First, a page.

For more on  Slate.com.

Comments

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 I am also part of Queer Pressure, and we are always open to feedback, so I've been appreciating the chance to read queer folks' commentary in this topic. BUT, I think Dana's article itself is irresponsibly written. Queer Pressure mostly throws events that are open to everyone, which the author failed to mention. Our policy is "during a queer-only event, queer people are welcome to bring a non-queer person if they need them for emotional or physical support." Both of those facts were made very clear in the interview. 

Secondly, I don't think Queer Pressure should be contextually removed from the community we thrive in: Madison has multiple gay bars, organizations, and event promoters who all offer queer events open to the general public. However, my partner and I started Queer Pressure in 2014 as an alternative event aimed at meeting the needs of our queer friends, especially those who experience multiple layers of oppression and didn't feel good in the existing Madison queer spaces of the time. In 2014, many establishments in Madison had dress codes and no-hiphop music policies that isolated people of color and perpetuated the horrific anti-blackness that Madison is so famous for (see: Race to Equity report). One of the most popular gay bars refused to designate a gender neutral bathroom even after complaints from multiple trans individuals who had been harassed by the bar's staff and patrons. More often than not, going out to a bar in Madison (even if it was gay) meant being ogled at or groped by hordes of straight men. Gay bars often hosted bachelorette parties of straight women who fetishized, mocked, and acted like tourists gawking at gay culture. And nightlife marketing tended to perpetuate the fat-shaming and body-negative imagery we stood strongly against. And so, we set about to create an alternative.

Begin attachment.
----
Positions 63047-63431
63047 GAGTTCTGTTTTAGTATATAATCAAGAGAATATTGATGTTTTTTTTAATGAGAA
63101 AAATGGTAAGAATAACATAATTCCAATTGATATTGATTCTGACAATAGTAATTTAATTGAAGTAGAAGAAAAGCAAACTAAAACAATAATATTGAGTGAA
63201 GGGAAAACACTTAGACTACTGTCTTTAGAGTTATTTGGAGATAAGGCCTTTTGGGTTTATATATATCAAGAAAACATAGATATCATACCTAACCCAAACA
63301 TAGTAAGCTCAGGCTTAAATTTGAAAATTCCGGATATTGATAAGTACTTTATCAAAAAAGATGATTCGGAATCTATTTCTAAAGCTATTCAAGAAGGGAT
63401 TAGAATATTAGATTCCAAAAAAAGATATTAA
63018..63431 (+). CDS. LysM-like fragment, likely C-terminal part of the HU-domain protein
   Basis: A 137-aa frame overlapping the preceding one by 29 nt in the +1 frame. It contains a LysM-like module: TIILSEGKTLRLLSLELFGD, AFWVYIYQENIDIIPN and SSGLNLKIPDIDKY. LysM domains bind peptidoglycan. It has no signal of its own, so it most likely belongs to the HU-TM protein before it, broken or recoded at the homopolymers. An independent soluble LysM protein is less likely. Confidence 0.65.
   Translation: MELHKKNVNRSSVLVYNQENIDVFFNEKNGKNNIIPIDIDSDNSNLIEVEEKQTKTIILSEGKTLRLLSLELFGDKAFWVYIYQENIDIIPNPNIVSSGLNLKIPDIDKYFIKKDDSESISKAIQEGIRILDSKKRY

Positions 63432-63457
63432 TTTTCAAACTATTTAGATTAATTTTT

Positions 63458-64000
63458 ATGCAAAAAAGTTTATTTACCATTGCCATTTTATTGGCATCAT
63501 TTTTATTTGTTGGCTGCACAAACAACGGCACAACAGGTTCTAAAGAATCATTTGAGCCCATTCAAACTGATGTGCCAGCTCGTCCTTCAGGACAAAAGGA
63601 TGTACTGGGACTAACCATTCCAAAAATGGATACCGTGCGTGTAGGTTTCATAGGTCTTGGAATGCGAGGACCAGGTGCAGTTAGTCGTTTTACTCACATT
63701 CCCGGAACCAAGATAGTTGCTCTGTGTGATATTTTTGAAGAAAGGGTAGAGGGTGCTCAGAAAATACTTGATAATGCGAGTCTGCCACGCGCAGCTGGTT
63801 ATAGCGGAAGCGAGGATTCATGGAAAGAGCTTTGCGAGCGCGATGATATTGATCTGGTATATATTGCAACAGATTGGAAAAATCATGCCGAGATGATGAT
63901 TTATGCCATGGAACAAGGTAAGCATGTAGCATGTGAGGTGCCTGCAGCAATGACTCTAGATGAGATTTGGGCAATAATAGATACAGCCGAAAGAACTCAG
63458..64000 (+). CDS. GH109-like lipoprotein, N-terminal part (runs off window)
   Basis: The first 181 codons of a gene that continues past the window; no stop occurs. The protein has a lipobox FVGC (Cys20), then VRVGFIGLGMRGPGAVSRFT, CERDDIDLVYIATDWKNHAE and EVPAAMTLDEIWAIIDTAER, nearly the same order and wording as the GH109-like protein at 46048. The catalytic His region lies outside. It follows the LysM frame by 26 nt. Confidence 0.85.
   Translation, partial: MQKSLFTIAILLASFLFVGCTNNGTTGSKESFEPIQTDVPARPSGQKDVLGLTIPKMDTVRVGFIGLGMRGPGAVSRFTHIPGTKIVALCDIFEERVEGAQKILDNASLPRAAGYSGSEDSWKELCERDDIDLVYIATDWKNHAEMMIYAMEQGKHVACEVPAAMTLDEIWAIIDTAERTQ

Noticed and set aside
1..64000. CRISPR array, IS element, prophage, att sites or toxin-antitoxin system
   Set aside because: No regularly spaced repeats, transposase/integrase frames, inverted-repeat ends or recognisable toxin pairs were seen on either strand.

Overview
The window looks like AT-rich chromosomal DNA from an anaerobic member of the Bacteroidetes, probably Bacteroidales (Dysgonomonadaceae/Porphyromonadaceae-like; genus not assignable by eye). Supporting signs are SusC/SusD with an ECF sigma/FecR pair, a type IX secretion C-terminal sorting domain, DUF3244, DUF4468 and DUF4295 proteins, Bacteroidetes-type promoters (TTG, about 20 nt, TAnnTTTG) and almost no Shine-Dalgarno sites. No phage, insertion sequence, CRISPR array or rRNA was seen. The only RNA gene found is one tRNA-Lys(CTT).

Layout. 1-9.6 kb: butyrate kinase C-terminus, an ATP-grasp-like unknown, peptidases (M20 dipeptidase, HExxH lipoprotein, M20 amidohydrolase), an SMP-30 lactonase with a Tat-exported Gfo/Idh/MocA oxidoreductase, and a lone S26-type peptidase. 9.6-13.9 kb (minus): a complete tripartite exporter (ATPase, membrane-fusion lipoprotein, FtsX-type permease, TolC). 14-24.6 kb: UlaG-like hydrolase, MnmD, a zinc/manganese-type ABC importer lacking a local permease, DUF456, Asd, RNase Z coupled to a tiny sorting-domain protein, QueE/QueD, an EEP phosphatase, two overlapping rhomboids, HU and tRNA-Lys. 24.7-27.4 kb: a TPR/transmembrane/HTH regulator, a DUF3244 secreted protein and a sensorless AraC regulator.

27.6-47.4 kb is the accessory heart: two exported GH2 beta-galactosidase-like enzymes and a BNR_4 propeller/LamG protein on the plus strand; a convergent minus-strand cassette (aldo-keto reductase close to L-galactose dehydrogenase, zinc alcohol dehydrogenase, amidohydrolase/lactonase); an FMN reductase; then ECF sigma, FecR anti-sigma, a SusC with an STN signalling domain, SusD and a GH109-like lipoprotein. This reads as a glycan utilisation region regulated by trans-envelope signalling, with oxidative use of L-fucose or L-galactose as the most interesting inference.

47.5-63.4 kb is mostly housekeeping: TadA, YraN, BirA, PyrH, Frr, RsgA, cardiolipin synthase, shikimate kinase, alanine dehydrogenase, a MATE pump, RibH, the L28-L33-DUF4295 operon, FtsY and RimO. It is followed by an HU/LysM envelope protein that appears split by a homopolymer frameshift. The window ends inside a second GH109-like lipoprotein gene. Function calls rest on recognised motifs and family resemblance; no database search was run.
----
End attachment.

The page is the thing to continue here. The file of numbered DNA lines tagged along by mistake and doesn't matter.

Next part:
Both of us had experienced the benefits of occasionally having separate spaces for people with shared marginalized identities-- whether that was music industry events for women, or, in my partner's case, social spaces intended only for People of Color. Neither I, nor my partner ever felt excluded by my non-attendance at a party intended for POC. I am white, and almost every other social space in the city is open to me all the time. By dating a POC, I do not become a POC nor gain lived experience as a POC. (Though, we recognize that a person who may have previously identified as straight or cis, may re-orient as queer in their experience of dating a queer person. In which case, they self-identify as queer and are therefore welcome at all of our events!) With all those experiences in mind, we decided to make a small percentage of our events open only to those who self-identify as part of the queer community. These rare events are sacred to us, and we hope to continue to provide them for years to come.

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Hey, Queer Pressure here - something the author neglected to mention is that MOST of our events are open to all.